Although lack of stunning beaches, archaeological sites and museums had taken Hydra down a few notches in the usual Greek island tourism list, the quaint charm and unexplored interiors had made it simply irresistible. I had walked around the little port for more than 1 hour, taking in the beauty of marble pavements and stone mansions and a blue sky had smiled overhead. Charming old fashioned shops and markets had bustled with residents and clip clop of donkey hooves had filled the air. Nobody had seemed to be in a hurry at Hydra and the residents had called out to each other from wrought iron balconies. Every road on the island had wound its way to the harbour and the ridge back mountain had loomed down possessively. People watching had seemed to be the best thing to do at Hydra and the port village had been drop dead photogenic. Secluded little squares complete with stone benches, orange trees and restored old mansions of erstwhile seamen had made great walks and time had hung low over the white washed buildings in lazy languor. A relaxing siesta kind of feeling had pervaded the island and tawny cats had prowled through Hydra’s monasteries, most of which had been dedications of erstwhile wealthy sea merchants.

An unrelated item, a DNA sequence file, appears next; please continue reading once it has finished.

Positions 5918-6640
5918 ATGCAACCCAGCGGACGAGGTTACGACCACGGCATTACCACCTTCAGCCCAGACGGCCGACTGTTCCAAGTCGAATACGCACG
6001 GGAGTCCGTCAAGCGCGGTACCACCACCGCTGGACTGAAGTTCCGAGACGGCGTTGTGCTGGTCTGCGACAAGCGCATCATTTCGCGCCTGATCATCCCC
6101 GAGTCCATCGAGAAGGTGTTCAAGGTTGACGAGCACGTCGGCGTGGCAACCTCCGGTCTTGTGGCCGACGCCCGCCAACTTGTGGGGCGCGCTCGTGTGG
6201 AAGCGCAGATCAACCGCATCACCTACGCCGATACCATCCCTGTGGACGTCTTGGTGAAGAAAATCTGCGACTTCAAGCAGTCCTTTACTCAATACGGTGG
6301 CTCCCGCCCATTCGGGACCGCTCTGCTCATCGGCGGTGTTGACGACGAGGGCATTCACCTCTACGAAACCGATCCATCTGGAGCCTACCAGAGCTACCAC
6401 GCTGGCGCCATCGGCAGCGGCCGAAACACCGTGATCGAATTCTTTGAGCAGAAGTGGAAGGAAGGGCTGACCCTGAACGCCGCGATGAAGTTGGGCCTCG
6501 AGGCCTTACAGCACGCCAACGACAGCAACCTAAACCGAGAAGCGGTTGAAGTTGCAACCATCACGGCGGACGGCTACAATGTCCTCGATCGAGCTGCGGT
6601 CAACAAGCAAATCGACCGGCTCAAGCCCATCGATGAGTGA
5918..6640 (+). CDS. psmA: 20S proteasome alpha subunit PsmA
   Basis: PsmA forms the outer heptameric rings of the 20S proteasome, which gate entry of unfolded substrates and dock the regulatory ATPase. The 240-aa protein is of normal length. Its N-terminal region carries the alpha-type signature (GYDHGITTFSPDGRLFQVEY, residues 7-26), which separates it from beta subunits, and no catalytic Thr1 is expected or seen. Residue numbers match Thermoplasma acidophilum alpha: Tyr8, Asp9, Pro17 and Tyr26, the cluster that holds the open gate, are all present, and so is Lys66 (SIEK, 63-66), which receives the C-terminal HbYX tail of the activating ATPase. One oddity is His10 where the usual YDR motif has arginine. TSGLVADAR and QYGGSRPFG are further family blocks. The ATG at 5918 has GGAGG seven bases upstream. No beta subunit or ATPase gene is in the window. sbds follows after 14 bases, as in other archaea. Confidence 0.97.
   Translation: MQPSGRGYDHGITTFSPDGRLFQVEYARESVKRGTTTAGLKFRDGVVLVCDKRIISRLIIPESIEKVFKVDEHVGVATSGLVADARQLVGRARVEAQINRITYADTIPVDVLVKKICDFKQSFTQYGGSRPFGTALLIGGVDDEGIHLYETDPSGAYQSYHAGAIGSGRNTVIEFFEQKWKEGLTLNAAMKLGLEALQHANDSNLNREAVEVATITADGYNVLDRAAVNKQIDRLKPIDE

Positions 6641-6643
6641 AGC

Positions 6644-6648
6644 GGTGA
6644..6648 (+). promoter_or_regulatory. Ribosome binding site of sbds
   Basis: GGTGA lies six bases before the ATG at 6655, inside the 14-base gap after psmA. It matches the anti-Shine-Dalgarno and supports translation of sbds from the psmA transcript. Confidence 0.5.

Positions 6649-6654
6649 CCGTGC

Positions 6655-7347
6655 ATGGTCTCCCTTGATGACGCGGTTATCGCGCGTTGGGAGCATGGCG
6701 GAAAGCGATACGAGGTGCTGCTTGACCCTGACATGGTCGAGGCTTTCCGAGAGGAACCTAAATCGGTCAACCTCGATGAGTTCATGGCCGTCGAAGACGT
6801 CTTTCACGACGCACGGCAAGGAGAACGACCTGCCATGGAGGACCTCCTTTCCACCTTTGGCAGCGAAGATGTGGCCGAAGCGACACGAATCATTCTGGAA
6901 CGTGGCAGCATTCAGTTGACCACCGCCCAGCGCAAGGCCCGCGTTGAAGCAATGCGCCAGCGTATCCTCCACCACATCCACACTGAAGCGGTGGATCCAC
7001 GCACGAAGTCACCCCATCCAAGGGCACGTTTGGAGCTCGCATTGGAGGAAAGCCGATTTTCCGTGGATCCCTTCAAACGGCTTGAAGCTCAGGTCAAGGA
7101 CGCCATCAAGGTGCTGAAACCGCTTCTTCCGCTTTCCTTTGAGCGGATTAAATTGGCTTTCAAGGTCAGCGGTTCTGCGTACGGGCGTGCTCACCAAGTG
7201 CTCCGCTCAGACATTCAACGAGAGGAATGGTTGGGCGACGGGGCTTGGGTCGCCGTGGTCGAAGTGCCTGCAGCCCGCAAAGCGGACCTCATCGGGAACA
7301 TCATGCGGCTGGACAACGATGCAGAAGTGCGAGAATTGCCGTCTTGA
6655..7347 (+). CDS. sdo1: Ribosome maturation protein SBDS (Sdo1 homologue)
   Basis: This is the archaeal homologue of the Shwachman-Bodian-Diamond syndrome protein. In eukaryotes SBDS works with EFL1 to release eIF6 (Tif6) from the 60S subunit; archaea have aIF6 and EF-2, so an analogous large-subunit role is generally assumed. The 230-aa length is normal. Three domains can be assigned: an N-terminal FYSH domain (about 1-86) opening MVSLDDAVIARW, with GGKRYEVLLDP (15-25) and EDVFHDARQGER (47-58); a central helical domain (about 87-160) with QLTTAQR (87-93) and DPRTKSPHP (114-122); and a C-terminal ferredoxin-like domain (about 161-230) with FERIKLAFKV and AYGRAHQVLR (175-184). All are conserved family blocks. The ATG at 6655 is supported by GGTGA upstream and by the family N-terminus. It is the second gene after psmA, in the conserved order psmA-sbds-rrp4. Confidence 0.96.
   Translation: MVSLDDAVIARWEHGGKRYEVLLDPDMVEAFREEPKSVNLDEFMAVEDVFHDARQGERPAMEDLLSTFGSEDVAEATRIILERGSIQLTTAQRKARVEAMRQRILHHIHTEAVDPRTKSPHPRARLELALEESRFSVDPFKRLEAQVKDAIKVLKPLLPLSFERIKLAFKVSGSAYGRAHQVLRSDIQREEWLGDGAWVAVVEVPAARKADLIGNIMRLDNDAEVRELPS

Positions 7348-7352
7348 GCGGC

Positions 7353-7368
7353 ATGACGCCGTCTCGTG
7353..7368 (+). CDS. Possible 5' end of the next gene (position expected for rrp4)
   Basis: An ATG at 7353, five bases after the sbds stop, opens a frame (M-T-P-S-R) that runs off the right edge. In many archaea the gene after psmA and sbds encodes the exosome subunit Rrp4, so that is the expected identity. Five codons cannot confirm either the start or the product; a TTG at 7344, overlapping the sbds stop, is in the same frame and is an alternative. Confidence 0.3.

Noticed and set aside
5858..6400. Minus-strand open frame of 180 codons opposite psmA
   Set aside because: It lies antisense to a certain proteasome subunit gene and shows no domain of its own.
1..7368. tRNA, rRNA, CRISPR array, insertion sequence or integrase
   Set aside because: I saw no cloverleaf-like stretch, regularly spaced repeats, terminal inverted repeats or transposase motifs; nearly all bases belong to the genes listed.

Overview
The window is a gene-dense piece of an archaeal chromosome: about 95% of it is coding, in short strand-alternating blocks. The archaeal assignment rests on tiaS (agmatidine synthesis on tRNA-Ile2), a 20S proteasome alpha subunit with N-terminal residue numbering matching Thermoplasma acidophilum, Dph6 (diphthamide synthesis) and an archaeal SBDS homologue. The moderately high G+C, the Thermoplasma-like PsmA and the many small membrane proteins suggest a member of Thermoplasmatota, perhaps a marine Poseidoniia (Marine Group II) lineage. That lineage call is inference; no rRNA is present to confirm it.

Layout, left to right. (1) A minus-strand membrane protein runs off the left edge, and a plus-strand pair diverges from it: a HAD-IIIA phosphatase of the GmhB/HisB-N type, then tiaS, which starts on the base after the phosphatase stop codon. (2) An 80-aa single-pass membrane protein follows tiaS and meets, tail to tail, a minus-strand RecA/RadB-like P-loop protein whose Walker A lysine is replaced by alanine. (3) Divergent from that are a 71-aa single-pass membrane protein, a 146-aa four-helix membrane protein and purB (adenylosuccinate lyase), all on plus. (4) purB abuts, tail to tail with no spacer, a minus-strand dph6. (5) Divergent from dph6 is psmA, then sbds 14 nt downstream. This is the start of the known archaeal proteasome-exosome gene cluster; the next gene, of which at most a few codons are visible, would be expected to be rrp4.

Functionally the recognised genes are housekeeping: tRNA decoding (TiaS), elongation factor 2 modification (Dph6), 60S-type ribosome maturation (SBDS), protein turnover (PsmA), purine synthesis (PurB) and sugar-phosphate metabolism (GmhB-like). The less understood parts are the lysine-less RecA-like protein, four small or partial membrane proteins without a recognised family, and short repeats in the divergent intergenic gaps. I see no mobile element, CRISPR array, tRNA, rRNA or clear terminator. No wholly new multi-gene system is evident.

Apart from the monasteries, a few forgettable museums, a very old pharmacy and handmade gold jewelry shops had completed Hydra’s “things to do” list and my hour had stretched longer than I had expected. So, I had done what most Hydriots and visitors do at Hydra i.e sit at a sidewalk cafe, order a cup of poppy tea and watch people as they had gone about their way. The amphitheater shaped island had seemed to be an enchanted place then; a small black hole of time where perfection had emanated from everything – its lovely cubist arrangement of houses with their whitewashed glare, the old cobbled paths and the way large fragrant citrus fruits had hung from the trees like a thousand suns. Many national and international artists and musicians had called Hydra home and it had been perhaps the island’s purity, the unique wild and naked perfection which had drawn these creative minds. Incidentally, Hydra or Hydrea as it had been known in ancient Greece had derived its name from “water” and the island had truly been an eternal spring of timeless, ageless beauty.